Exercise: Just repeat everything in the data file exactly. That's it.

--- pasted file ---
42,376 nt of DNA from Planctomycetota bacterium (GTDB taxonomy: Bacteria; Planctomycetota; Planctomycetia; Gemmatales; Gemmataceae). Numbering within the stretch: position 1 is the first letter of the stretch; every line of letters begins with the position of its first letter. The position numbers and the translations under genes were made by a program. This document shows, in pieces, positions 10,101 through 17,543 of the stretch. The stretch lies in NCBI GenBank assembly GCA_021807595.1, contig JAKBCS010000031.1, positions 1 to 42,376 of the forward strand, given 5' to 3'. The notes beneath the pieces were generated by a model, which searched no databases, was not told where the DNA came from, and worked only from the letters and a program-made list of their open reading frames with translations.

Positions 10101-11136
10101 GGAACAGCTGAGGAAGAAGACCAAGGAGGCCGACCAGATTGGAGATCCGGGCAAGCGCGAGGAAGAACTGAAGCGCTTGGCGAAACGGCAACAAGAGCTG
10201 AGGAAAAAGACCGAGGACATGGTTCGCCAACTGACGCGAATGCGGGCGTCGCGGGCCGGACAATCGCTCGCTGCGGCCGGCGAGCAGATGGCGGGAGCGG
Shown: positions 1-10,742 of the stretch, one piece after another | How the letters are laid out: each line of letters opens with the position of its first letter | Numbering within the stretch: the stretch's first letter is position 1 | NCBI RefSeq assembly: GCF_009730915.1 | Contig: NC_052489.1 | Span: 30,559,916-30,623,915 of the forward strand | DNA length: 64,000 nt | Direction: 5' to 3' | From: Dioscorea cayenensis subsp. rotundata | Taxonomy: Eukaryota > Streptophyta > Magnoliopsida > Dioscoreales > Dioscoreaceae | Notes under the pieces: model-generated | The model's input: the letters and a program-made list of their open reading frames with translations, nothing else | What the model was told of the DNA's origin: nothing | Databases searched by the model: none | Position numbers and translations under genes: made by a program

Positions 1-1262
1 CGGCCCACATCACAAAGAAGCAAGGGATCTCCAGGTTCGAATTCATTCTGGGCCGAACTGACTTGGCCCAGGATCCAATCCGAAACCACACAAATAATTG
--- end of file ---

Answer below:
42,376 nt of DNA from Planctomycetota bacterium (GTDB taxonomy: Bacteria; Planctomycetota; Planctomycetia; Gemmatales; Gemmataceae). Numbering within the stretch: position 1 is the first letter of the stretch; every line of letters begins with the position of its first letter. The position numbers and the translations under genes were made by a program. This document shows, in pieces, positions 10,101 through 17,543 of the stretch. The stretch lies in NCBI GenBank assembly GCA_021807595.1, contig JAKBCS010000031.1, positions 1 to 42,376 of the forward strand, given 5' to 3'. The notes beneath the pieces were generated by a model, which searched no databases, was not told where the DNA came from, and worked only from the letters and a program-made list of their open reading frames with translations.

Positions 10101-11136
10101 GGAACAGCTGAGGAAGAAGACCAAGGAGGCCGACCAGATTGGAGATCCGGGCAAGCGCGAGGAAGAACTGAAGCGCTTGGCGAAACGGCAACAAGAGCTG
10201 AGGAAAAAGACCGAGGACATGGTTCGCCAACTGACGCGAATGCGGGCGTCGCGGGCCGGACAATCGCTCGCTGCGGCCGGCGAGCAGATGGCGGGAGCGG
Shown: positions 1-10,742 of the stretch, one piece after another | How the letters are laid out: each line of letters opens with the position of its first letter | Numbering within the stretch: the stretch's first letter is position 1 | NCBI RefSeq assembly: GCF_009730915.1 | Contig: NC_052489.1 | Span: 30,559,916-30,623,915 of the forward strand | DNA length: 64,000 nt | Direction: 5' to 3' | From: Dioscorea cayenensis subsp. rotundata | Taxonomy: Eukaryota > Streptophyta > Magnoliopsida > Dioscoreales > Dioscoreaceae | Notes under the pieces: model-generated | The model's input: the letters and a program-made list of their open reading frames with translations, nothing else | What the model was told of the DNA's origin: nothing | Databases searched by the model: none | Position numbers and translations under genes: made by a program

Positions 1-1262
1 CGGCCCACATCACAAAGAAGCAAGGGATCTCCAGGTTCGAATTCATTCTGGGCCGAACTGACTTGGCCCAGGATCCAATCCGAAACCACACAAATAATTG